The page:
San Clemente Stabilization Project to Entail San Luis Rey River Habitat Restoration

Written by Kyra Senese, Managing Editor
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Repairs have been ongoing on OCTA’s shore line despite heavy rains.

The railroad stabilization project planned on a coastal hillside in San Clemente will involve the preservation of native habitat near the San Luis Rey River in Oceanside.

The U.S. Army Corps of Engineers has requested that the Orange County Transportation Authority acquire credit for half an acre in the San Luis Rey Mitigation Bank, where the river’s floodplain is being restored to its natural state, as reported by The San Diego Union-Tribune.

More than 10 years ago, Wildlands Inc. and the Wildlife Heritage Foundation purchased approximately 60 acres for the mitigation bank in order to establish off-site credits for public and private projects that are required to pay for construction on natural lands. According to Brian Monaghan of Wildlands Inc., about 14 acres remain available as unsold credits.

“We’re an entrepreneurial group that goes out and establishes these preserves,” Monaghan said. “It was once a tomato field that we bought and moved a bunch of dirt around … to restore it to river level and the floodplain.”

The company planted native trees to provide habitat for endangered or threatened species such as the southwestern willow flycatcher and the least Bell’s vireo, the report said. The native habitat also aids in the control of storm water runoff and the prevention of downstream flooding.

According to Monaghan, a one-acre credit costs $650,000. The mitigation bank consists of land on both sides of the river in eastern Oceanside, near the unincorporated community of Bonsall.

The total mitigation costs for the transportation authority’s stabilization project are currently unknown, according to an update from CEO Darrell Johnson presented to the board of directors on March 27.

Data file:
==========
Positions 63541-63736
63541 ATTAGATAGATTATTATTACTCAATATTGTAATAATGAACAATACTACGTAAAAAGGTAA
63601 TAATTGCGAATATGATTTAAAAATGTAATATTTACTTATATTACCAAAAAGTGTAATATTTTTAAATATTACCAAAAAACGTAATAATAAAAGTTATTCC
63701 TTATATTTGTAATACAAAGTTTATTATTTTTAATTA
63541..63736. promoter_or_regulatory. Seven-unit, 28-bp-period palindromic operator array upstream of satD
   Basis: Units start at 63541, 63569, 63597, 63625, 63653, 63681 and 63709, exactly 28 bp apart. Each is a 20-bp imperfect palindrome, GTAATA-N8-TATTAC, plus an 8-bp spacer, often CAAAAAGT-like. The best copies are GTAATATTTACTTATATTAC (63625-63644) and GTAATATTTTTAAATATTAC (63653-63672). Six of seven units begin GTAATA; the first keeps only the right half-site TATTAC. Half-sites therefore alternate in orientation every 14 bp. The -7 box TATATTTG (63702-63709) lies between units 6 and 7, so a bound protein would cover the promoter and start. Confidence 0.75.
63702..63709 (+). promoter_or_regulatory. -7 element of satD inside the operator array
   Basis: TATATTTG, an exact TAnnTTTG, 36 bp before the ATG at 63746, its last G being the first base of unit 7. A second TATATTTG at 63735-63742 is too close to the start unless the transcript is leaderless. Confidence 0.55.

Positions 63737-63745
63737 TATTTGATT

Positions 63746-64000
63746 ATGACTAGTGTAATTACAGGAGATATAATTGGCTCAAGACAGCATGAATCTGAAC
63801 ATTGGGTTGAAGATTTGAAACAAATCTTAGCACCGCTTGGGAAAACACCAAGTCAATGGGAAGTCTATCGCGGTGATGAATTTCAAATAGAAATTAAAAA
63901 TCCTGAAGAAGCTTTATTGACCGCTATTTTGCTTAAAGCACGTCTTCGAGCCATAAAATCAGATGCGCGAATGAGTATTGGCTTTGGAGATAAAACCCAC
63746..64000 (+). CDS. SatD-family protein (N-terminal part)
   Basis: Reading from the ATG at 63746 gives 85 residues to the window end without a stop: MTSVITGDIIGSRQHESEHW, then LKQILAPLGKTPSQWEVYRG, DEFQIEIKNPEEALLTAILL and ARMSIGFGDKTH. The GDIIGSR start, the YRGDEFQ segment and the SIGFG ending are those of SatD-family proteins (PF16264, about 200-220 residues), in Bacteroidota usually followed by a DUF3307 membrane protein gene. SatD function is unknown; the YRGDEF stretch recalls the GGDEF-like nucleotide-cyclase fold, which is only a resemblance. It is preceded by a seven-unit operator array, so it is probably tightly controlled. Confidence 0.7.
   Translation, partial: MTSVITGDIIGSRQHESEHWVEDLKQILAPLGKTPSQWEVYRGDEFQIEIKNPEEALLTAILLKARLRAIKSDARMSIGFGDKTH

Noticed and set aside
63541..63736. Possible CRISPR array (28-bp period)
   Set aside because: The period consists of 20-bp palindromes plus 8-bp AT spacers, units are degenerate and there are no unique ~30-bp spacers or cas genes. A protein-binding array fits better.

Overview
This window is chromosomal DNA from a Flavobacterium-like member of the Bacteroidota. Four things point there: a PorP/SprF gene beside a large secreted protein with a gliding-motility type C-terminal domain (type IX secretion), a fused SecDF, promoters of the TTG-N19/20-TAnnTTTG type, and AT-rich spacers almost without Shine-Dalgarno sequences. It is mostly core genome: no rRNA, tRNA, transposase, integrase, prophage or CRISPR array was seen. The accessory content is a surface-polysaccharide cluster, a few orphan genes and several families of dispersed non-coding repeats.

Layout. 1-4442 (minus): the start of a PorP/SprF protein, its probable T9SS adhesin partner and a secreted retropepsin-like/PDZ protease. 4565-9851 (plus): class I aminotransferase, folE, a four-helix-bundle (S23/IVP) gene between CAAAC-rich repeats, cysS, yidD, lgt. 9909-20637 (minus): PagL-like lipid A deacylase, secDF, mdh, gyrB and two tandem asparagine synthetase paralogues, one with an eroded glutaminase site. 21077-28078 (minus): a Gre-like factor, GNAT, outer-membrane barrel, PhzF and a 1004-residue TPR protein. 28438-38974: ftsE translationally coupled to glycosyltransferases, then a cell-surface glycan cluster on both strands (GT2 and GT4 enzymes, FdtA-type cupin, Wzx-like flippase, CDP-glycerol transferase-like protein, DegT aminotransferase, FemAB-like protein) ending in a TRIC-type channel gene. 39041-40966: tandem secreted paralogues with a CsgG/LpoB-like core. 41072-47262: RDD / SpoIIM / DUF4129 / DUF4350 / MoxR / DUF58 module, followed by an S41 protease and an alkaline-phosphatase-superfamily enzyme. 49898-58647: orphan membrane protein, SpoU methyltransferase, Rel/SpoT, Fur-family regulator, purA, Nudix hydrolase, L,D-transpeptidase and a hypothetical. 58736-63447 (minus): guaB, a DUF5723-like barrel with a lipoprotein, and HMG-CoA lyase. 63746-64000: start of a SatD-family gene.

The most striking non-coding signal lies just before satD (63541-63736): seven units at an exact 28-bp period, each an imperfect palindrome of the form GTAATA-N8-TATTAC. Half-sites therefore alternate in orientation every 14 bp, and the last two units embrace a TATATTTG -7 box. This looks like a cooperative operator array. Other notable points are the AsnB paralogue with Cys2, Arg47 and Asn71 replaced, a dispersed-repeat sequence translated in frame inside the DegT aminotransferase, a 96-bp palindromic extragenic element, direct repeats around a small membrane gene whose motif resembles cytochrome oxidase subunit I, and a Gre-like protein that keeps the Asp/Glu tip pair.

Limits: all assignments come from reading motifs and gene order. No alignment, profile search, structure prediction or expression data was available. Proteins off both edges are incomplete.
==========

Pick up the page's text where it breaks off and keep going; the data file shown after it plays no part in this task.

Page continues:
The Corps of Engineers required the mitigation because portions of the work were completed below the mean high-tide line, including the placing of boulders on the beach to minimize the escalating erosion caused by waves and high tides, the report said.

“OCTA is working with several agencies, including the California Coastal Commission and the U.S. Army Corps of Engineers to determine mitigation costs for the work OCTA is leading to stabilize the rail line,” spokesman Eric Carpenter told the Union-Tribune. “Because of the riprap placed on the coastal side, OCTA is required to purchase mitigation credits.”

The transportation authority will also be required to submit annual lease payments to the State Lands Commission for the use of land below the high-tide level, which have yet to be set.

Johnson stated that the most recent estimate for the cost of completing the stabilization work is $13,700,600. 

Since September, when new movement was observed in the railroad tracks crossing a reoccurring landslide at San Clemente, daily passenger rail service between San Diego and Orange counties has been suspended. Weather has caused multiple delays in the stabilization work that began in October.

“Work is continuing to be impacted by incessant rainy weather resulting in ponding water and muddy conditions,” Johnson told the board. “Slope erosion and sluffing caused by upslope storm water runoff and slope saturation is requiring some re-work of a few concrete grade beam panels.”

Amtrak’s weekend service was reinstated in February after the tracks were deemed safe, and work continues on installing ground anchors drilled down into the bedrock to secure the slope, the report said.

According to the most recent estimates, weekday passenger service between the two counties will resume once the construction is complete in mid-April.

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